DC Power Supply: A-D-A

Thread Starter


Joined May 7, 2007
Greetings everyone:

I am a new member, and currently a college student about to graduate in less than two weeks. Although my degree is in chemistry, I recently decided that I really didn't want to do organic chemistry research for the rest of my life, so I decided to try out some new fields. I am taking my first real course in electronics this semester, in which I have a final exam tomorrow (don't worry, I'm not asking for exam help).

Anyway, frequently throughout class, my professor made the remark that in his experience with electronics, a good portion of the problems and failures occur in the DC power supply. He also said that there have been very few technological advances with regard to power supplies in the last 30 years, such as that used by a laptop computer. Also, in that lecture, he pointed out how there is significant energy loss in the transformer coils, rectifiers, and filters, much of which causes heating.

This got me thinking about an alternate method of producing DC voltage from AC mains. Basically, I was thinking of a method that would
1. Digitize the incoming mains AC signal using an ADC.
2. Convert the sinusoidal digitalsignal into a flat digital signal through some sort of logic circuit.
3. Convert the flat digital signal into DC using a DAC.

At this point in my education, I would not know how to accomplish step 2, but I'd be surprised if it couldn't be done, given what humanity has accomplished with digital logic circuits.

Anyway, I am curious to know what research has been done in this area (I'm sure someone came up with this idea before me), and how the energy efficiencies of this method compare to energy efficiencies of existing power supplies.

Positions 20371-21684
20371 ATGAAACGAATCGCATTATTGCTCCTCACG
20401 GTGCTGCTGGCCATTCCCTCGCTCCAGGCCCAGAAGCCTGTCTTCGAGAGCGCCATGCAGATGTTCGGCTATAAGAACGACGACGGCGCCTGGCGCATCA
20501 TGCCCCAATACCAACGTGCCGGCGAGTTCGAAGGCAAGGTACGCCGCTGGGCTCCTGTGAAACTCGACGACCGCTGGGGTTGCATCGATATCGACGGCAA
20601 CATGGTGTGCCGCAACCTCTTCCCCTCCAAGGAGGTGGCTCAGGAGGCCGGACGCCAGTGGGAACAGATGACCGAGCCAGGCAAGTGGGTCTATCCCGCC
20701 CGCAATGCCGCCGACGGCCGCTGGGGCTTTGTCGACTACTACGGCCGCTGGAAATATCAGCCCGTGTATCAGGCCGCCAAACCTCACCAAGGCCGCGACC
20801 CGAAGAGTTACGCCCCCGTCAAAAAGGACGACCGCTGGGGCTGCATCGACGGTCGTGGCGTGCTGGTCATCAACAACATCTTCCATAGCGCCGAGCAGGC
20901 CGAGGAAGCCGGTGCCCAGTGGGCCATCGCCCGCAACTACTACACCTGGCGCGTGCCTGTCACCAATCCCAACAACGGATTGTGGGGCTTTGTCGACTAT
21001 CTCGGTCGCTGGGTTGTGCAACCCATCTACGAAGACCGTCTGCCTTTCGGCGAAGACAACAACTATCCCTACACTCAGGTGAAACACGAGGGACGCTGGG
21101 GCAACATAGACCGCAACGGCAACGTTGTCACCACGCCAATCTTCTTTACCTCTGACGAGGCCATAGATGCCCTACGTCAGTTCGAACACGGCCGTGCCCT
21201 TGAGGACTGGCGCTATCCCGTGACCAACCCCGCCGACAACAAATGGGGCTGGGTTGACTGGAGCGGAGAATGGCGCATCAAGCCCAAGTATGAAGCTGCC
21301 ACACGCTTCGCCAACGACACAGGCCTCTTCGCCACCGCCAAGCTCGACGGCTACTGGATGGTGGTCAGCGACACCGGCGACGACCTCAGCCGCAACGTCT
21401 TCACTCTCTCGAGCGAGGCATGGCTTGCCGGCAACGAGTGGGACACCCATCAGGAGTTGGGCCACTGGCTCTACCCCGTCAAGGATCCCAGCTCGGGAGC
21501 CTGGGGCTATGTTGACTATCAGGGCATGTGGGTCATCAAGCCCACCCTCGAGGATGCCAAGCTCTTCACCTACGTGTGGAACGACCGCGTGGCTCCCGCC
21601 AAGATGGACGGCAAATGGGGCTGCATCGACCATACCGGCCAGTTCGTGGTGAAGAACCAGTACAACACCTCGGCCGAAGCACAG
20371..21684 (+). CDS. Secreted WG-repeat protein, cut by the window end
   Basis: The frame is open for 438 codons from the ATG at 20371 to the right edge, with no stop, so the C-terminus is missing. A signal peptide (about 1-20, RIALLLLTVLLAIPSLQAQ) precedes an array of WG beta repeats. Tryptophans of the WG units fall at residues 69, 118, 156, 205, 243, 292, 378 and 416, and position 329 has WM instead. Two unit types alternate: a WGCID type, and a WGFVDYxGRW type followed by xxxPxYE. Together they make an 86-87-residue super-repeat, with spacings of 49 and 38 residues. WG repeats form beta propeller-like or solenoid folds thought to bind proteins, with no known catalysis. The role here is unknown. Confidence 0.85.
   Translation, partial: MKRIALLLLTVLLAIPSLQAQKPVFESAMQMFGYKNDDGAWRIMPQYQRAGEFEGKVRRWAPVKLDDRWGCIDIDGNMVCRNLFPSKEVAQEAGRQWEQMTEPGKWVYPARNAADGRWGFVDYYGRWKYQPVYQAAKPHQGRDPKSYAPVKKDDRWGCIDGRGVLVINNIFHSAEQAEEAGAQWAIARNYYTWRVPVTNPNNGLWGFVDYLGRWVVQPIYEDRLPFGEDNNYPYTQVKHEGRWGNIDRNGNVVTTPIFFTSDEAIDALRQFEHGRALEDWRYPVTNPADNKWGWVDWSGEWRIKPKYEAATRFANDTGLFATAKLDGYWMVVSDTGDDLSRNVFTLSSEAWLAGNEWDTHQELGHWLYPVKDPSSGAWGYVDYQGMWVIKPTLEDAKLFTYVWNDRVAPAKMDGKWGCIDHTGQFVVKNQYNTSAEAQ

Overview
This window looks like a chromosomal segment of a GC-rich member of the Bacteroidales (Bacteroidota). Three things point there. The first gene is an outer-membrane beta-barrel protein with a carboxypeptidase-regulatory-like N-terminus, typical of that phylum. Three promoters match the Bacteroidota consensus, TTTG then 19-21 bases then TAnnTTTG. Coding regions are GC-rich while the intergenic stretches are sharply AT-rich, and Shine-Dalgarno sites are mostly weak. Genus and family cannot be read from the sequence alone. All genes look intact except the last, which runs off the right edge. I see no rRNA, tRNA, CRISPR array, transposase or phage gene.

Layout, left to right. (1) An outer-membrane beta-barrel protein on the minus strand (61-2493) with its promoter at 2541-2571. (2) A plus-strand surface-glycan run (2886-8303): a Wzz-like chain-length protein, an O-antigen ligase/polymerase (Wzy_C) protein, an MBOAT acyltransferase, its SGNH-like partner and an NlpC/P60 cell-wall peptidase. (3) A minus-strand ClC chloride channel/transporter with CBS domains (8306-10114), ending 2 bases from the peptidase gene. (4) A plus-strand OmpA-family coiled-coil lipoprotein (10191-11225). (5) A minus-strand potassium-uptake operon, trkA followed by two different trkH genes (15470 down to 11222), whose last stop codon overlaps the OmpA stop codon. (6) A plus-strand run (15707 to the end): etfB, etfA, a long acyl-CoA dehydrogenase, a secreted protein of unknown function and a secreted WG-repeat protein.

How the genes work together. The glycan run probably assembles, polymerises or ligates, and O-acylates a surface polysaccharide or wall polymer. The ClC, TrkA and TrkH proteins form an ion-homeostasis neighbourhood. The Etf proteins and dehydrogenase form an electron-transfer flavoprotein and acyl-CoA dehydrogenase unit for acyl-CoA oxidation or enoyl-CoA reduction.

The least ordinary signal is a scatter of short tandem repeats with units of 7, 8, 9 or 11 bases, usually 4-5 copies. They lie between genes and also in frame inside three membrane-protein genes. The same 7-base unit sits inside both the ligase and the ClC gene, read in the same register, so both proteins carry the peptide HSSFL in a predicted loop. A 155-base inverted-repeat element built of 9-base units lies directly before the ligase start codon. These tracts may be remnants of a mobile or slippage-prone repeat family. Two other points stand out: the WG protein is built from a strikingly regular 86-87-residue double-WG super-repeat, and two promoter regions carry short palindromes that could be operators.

Joined Apr 2, 2007
are u talking about transmission of power using dc
form what i know,
the steps described by u are some what similar to conversion of analog signal
to digital, but when you talk of power supplies a lot more practical complications
are involved.
first, there is no need for exact d/a conversion according to signal as no data is being transferred we only want to transfer power there is a great deal of difference between the two.
also d/a conversion is different in the sense that data transmission is
of importance here and power supply is used to amplify or even encode or decode the signal like in opamp .
in general the power associated with supplies is so high that digital ckts wont
even last against it. the heat dissipation wud easily burn away the whole ckt.
i believe the voltage drops across these circuit wud be much more than
what we have with conventional methods.

try reading abt smps for some development in this field.
btw ac transmission and distribution is far more advantageous than dc.

btw organic chemistry is one of the most conceptual and beatiful subjects i have ever learned,
reaction mechanism is the best (isnt it interesting to be able to predict product of any 'never seen before reactants")


Joined Jan 10, 2006
Most variable speed drives do this.
They convert AC to DC, then recreate an AC sinewave of variable frequency using PWM and filters.


Joined Apr 2, 2007
Most variable speed drives do this.
They convert AC to DC, then recreate an AC sinewave of variable frequency using PWM and filters.
my knowledge is limited in this case,
wud u plz care to elaborate a little as to why and how,
is it conversion of ac to dc power, if so why is it required?

John Luciani

Joined Apr 3, 2007
Your professor is correct about the unreliability of the power
supply. Next on the list is the fan.

He is not correct about the advances in power supply technology.
Power supplies have evolved quite a bit in the last 30 years. Check
out the DC-DC converters at www.vicr.com. Check out the various power
supply controllers at Linear Technology, TI and OnSemi. I have a small
switching power PCB layout with three converters at
My designs use the LTC and OnSemi controllers.

The power supply in your PC is not advanced since one of the
main design goals is price. The laptop is more advanced since
two of the main design goals are efficiency and size. The laptop
supply will trade-off price since laptop users are willing
to pay for a smaller machine with longer battery life.

The problem with using ADCs and DACs and logic is that all of those
devices were not designed to process power efficiently. One of the
most efficient ways to get to DC from AC is a bridge rectifier and a
capacitor. To get an isolated low voltage DC you would convert your
rectified AC input to high frequency AC signal. The AC signal would be
connected to a step-down transformer and rectified to a low voltage

(* jcl *)